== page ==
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Re: message-driven function: more explanation


> In the book Programming Paradigms with Mathematica 
> in the notebook Hw21.nb there is following function:
> Clear[makeCounter];
> makeCounter::usage="makeCounter[] returns a message-driven function
> which manipulates a \"hidden\" counter variable.  The initial value
> of the counter variable may be set via an optional argument to
> makeCounter (default is 0).  Valid messages for the function are
> \"++\" (increment), \"--\" (decrement), \"value\", and \"reset\".
> For example, ctr = makeCounter[100]; ctr[\"value\"] returns 100.";
> makeCounter[
>    defaultValue_Integer:0
> ] :=
>    Module[
>      { counter = defaultValue,
>        changeCounter
>      },
>      changeCounter[msg_String:"++"] :=
>        Switch[msg,
>          "++",
>            counter = counter + 1; counter,
>          "--",
>            counter = counter - 1; counter,
>          "value",
>            counter,
>          "reset",
>            counter = defaultValue; counter,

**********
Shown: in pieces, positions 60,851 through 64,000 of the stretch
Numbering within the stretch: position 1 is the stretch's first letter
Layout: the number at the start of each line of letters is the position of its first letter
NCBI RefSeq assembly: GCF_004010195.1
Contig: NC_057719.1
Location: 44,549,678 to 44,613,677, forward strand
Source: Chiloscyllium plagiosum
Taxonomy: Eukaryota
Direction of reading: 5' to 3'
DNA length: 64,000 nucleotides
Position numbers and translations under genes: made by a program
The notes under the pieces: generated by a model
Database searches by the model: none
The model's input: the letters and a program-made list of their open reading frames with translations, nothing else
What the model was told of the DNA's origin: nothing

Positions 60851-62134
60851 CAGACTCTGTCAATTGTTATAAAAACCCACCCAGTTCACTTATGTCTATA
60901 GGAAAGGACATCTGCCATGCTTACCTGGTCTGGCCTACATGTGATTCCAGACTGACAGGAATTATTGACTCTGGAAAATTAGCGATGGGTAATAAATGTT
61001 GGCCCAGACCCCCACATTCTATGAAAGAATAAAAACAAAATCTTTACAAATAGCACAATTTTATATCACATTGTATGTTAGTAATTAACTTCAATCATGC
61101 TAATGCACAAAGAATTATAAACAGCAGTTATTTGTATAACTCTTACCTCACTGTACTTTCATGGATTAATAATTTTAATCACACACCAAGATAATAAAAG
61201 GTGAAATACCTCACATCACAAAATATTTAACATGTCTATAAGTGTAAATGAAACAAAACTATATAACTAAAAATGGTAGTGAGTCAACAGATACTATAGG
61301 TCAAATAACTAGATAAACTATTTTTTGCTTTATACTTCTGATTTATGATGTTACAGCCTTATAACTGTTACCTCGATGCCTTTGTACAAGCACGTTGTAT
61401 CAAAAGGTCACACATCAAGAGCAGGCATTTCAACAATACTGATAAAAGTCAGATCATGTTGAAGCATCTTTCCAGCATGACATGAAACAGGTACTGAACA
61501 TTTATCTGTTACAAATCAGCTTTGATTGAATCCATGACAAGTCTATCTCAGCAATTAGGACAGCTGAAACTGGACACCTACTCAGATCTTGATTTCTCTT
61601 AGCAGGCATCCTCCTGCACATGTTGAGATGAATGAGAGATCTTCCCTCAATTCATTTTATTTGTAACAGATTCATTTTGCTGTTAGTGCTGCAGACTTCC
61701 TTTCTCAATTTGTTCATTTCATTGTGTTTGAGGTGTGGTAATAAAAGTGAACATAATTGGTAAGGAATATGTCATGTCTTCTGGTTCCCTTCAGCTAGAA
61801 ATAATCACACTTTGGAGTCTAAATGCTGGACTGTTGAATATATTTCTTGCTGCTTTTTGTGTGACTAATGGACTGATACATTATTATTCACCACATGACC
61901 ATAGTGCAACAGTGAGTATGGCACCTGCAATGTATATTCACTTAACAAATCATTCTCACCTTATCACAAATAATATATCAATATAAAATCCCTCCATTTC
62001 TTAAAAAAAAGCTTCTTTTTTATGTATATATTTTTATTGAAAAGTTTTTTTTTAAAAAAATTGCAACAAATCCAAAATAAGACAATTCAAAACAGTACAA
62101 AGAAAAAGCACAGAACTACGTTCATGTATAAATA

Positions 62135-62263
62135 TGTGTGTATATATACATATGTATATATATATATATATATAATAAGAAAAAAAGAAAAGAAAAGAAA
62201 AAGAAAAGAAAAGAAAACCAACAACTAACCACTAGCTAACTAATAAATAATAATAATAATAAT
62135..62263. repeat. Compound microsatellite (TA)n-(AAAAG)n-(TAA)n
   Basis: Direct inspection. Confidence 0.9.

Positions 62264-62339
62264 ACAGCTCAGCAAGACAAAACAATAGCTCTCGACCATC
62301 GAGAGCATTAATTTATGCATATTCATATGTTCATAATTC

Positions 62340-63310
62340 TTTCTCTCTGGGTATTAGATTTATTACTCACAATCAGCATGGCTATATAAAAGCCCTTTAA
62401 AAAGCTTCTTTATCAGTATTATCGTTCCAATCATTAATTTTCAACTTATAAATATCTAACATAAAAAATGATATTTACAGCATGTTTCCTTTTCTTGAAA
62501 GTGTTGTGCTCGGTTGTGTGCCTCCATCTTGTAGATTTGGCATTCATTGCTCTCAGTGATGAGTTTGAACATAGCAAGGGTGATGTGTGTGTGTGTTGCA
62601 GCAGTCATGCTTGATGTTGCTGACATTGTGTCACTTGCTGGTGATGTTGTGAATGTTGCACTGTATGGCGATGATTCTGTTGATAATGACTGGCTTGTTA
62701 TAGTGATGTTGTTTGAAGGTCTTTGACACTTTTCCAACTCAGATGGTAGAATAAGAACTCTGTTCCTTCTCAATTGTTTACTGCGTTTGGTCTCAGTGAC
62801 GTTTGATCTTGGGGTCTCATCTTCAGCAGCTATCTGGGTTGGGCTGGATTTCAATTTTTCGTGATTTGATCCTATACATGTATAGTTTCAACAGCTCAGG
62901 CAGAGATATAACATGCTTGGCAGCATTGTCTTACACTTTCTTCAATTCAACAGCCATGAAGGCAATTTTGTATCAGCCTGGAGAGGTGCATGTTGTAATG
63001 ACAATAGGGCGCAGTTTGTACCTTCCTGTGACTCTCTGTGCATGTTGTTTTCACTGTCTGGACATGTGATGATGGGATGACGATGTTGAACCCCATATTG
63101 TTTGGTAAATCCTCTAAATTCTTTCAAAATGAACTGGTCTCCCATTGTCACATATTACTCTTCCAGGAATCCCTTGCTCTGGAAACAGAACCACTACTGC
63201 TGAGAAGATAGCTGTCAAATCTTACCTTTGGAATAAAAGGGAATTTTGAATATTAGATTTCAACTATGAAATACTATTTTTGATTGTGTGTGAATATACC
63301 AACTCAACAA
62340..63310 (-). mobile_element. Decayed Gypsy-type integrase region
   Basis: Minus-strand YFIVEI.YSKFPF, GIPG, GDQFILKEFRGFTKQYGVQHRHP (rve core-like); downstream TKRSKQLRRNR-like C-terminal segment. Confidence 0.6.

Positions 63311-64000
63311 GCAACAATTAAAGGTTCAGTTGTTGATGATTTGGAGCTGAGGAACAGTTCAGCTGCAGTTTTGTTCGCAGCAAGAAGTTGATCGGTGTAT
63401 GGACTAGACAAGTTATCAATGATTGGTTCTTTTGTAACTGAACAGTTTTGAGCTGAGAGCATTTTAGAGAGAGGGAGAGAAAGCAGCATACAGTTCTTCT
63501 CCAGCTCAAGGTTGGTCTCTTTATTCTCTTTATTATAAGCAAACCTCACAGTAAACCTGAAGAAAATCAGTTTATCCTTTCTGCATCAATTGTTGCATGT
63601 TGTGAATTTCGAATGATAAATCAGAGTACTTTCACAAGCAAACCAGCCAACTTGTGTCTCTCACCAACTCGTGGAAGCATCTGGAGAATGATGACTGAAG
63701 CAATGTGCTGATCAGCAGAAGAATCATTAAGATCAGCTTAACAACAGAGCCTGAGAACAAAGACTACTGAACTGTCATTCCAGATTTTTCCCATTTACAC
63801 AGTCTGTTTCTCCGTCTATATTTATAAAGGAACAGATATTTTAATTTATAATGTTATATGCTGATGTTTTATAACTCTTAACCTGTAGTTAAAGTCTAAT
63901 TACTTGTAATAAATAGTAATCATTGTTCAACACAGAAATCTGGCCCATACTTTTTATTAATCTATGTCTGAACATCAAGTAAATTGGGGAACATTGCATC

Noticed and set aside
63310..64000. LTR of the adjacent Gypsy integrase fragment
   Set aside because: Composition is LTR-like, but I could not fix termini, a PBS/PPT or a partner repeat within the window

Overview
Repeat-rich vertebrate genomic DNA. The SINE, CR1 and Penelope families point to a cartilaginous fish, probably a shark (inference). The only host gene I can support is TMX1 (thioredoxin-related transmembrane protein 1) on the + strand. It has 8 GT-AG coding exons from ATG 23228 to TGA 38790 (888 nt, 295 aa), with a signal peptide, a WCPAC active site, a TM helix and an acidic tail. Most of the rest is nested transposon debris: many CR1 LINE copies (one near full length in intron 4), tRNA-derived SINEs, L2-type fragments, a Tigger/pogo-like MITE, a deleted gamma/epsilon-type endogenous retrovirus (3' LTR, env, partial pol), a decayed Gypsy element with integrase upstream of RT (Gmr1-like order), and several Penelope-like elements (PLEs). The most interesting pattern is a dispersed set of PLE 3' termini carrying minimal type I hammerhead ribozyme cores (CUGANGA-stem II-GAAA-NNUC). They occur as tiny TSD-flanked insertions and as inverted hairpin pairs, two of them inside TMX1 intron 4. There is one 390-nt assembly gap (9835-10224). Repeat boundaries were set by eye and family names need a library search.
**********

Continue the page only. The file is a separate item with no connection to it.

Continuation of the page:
>          _,
>            Print["Unknown message to counter:", msg];
>            counter
>        ];
>      changeCounter
>    ];
> ctr = makeCounter[100]
> ctr["value"]
> ctr["++"]
> gives as output
> changeCounter$723
> 100
> 101
> Where can I find more explanation of this type of "message-driven function"?

I think the tricky part here is not that the function is message driven,
but how it uses the Module variables so you can create many independent
instances of counter functions. From the documentation you will find
that the symbols in the list in the first argument of Module are meant
to be local variables. So usually after the body of Module has finished,
they will 'disappear'. It is an additional feature of Module that you
can return local variables or expressions containing local variables,
which is done here. These (local!) variables will then survive, even
though they are now 'out of scope'. On the Mathematica side you can
learn more about this by searching the documentation for Module and
lexical scoping and probably also Unique. From a computer science point
of view (which I am no expert for), I think this special behavior of
Module is used here to mimic something that is known as a 'closure' in
other programming languages, so you might want to search the web (or CS
books) for 'closures' and learn whether my mentioning of them in this
context was correct...



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